Bitcoin, the digital currency started in 2009, is facing a problem acquiring a different currency — the kind measured in wide public acceptance.
This currency deficit is perpetuated by the large conferences popping up in cities around the nation. At one event I attended last month, I was surrounded by experts and enthusiasts debating regulation and privacy and discussing the idiosyncrasies of the technology that allows transactions with digital currency.
Besides a dozen or so marketers, the population was almost entirely software developers. There was a single Bitcoin 101 session — at 9 a.m. on a Saturday. A few stragglers said they’d come in hopes of better understanding Bitcoin. They left feeling as if they should have done more research in advance.
What I learned was that if Bitcoin is ever to be understood and embraced by the masses, then it has to leave conference rooms and enter living rooms.
Bitcoin is an unregulated digital currency that provides a way for people to track, store and send payments over the Internet. Uncontrolled by any central bank or government, the global supply of bitcoin is generated — or “mined” — by a network of private computers around the world. People purchase bitcoin and manage their accounts in privately run online exchanges.
Here’s some of what I learned at the Bitcoin conference:
• The technology that powers bitcoin, called Bitcoin, paved the way for dozens of new digital currencies to be created around the world. In fact, a man named Christopher Franko in the small town of Washington, N.C., created the Frankocoin. Bitcoin levels the playing field.
• What it really means to be deregulated is that cryptocurrency businesses are unincorporated and often called “projects.” In some cases, they don’t pay taxes. Employees are paid in bitcoin and pay capital gains taxes when they cash out.
• There is a thing called Bitcoin 2.0, and it actually makes sense. The technology that allows bitcoin to be securely encrypted, tracked (in a universal public ledger) and transferred between people can also be used for the transfer of other documents. Think real estate documents, business contracts, even passport or citizenship documents if the government gets involved.
Atlanta-based Shawn Wilkinson won a high-profile hackathon with Storj, a competitor to Dropbox that deploys Bitcoin technology to create a cloud storage network. Instead of a company charging a fee to store users’ documents, photos and videos, Storj lets people sell their own hard drive space to others on the network.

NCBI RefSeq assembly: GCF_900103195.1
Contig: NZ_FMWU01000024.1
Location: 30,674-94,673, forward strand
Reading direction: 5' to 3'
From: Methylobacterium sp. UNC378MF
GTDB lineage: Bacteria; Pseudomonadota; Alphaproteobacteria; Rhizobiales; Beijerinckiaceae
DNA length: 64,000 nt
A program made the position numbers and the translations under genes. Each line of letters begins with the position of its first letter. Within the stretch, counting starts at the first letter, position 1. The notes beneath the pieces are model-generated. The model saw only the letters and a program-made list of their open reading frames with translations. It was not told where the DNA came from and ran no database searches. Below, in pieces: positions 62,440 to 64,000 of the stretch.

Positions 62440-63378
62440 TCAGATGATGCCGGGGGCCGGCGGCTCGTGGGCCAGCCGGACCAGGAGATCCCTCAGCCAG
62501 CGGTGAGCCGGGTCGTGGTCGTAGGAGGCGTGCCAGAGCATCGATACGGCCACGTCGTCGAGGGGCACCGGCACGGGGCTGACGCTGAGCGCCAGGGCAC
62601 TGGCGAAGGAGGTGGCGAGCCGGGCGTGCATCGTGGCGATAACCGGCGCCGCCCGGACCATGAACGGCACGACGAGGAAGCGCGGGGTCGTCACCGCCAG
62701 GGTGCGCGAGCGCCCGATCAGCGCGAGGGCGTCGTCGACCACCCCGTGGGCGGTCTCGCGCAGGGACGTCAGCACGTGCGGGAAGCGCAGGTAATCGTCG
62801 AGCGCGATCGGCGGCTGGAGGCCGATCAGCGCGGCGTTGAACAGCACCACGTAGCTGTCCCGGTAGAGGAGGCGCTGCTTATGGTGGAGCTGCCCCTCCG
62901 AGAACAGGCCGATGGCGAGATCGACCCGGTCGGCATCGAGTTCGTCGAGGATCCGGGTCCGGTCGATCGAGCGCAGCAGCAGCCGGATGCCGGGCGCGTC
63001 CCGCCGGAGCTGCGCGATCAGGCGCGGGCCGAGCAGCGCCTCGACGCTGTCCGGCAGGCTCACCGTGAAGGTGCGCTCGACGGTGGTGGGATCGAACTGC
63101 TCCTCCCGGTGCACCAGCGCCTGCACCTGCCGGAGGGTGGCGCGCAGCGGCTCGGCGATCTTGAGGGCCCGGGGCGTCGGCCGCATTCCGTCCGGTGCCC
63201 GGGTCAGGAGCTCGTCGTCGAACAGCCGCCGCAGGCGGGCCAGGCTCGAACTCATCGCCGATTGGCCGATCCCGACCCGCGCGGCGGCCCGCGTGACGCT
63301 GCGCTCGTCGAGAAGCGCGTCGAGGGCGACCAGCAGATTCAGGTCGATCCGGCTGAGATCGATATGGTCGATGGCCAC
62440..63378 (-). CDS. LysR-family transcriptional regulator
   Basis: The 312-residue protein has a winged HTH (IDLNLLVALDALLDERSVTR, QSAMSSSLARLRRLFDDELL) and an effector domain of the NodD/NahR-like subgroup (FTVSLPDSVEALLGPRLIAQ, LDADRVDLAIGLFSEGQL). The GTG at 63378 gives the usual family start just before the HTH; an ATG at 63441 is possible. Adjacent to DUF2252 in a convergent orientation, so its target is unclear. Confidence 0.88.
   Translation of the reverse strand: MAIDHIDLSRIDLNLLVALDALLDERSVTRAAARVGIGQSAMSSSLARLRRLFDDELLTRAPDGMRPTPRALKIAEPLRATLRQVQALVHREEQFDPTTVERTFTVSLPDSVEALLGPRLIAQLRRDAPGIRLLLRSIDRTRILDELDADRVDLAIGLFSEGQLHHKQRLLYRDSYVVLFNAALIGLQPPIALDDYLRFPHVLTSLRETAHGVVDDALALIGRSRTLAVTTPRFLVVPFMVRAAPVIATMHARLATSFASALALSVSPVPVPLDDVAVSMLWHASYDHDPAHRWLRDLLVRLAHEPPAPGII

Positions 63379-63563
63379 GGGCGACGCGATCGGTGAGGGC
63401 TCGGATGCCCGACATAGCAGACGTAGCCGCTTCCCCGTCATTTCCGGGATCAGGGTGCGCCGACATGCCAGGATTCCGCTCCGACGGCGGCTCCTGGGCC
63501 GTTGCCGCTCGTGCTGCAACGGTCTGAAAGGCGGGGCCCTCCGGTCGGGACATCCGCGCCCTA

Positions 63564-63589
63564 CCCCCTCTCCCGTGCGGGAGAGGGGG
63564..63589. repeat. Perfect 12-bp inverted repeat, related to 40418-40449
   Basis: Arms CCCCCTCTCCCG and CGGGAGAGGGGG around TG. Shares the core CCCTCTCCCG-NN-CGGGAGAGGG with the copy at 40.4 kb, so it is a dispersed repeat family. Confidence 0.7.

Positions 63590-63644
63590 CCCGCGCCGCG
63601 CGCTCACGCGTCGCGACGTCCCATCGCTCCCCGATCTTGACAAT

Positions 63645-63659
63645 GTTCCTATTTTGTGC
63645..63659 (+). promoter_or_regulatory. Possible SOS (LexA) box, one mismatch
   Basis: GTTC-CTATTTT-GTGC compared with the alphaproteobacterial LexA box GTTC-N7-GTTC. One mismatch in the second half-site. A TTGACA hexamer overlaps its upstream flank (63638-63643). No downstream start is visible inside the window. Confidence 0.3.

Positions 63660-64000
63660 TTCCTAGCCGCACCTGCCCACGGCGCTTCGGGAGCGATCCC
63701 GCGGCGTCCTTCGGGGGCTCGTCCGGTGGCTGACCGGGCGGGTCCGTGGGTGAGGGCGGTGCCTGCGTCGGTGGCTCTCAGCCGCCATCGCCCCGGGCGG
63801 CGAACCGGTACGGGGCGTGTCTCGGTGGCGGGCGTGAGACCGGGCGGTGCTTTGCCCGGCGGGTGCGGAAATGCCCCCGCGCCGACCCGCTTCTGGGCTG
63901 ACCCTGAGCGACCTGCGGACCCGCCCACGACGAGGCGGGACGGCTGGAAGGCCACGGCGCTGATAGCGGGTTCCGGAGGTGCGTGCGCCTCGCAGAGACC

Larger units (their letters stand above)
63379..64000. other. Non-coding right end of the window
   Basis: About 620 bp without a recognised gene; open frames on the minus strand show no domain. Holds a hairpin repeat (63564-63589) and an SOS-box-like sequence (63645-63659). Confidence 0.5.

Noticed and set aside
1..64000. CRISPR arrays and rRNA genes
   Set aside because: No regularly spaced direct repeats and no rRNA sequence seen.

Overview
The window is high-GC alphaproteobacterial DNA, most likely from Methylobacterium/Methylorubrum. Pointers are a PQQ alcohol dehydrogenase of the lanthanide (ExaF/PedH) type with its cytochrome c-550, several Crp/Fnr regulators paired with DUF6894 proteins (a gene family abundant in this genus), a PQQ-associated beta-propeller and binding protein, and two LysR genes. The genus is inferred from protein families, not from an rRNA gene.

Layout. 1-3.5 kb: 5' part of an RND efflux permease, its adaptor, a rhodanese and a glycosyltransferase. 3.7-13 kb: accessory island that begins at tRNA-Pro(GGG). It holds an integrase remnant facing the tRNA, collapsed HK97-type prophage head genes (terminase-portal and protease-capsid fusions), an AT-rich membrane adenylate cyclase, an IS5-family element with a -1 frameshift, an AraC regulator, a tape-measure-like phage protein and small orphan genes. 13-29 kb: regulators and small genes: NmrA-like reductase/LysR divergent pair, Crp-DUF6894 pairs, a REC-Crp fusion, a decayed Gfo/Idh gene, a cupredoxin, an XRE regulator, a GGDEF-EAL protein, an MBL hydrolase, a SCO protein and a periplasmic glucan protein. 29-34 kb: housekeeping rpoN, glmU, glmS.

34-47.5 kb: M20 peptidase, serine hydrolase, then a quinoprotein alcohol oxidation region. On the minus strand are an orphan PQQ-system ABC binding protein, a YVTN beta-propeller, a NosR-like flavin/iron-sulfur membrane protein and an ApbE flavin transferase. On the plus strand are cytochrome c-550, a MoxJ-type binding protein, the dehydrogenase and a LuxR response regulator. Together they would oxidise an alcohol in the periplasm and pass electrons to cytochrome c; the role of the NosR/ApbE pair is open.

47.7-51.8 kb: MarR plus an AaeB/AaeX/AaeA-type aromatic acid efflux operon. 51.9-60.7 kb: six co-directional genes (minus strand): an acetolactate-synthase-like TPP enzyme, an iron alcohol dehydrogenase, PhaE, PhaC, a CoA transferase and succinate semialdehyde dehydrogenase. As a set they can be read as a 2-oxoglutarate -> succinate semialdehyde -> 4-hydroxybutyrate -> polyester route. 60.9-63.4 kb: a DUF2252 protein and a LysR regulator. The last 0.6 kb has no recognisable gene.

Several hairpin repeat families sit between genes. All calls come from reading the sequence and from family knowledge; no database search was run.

A Blacksburg, Va., business called BitShares is creating Bitcoin-powered software that helps businesses operate in a decentralized way. For example, BitSharesX is a virtual bank and exchange that lets users buy, sell and trade virtual assets that are valued in dollars, gold, silver or shares of companies. Musicians may use BitSharesMusic software to sell shares of songs and deliver exclusive content to those shareholders using the technology.
• Some high-profile people are excited about Bitcoin. Venture capitalist Tim Draper made headlines in July for buying at auction bitcoin seized in the Silk Road shutdown. He’ll make the coins available to people in developing nations with volatile currencies.
His venture capitalist son Adam Draper, who gave a keynote address at this particular conference, pledged to invest in 100 Bitcoin-related start-ups by 2016. Among the 26 in his portfolio today are Blockcypher, which offers cloud-based software to help Bitcoin businesses function, and Vaurum, which helps banks and financial institutions exchange and store bitcoin.
“What we’ve done is make financial technology sexy,” Draper told me. “We’re building the tools that future people will use to build Bitcoin companies.”
• Finally, it’s important to know that bitcoin’s value is too volatile to be worth much today. That’s why most retailers who accept it as payment immediately sell. This point is from Duke University finance professor Campbell Harvey, who hopes to offer a course in cryptofinance in 2015.
He counts as an enthusiast, writing in an Aug. 16 white paper that “Bitcoin is probably the most secure form of transaction in the history of the world.”
“While it is minuscule today, that does not mean it will be small in the future,” Harvey says.
But education, he writes, is key.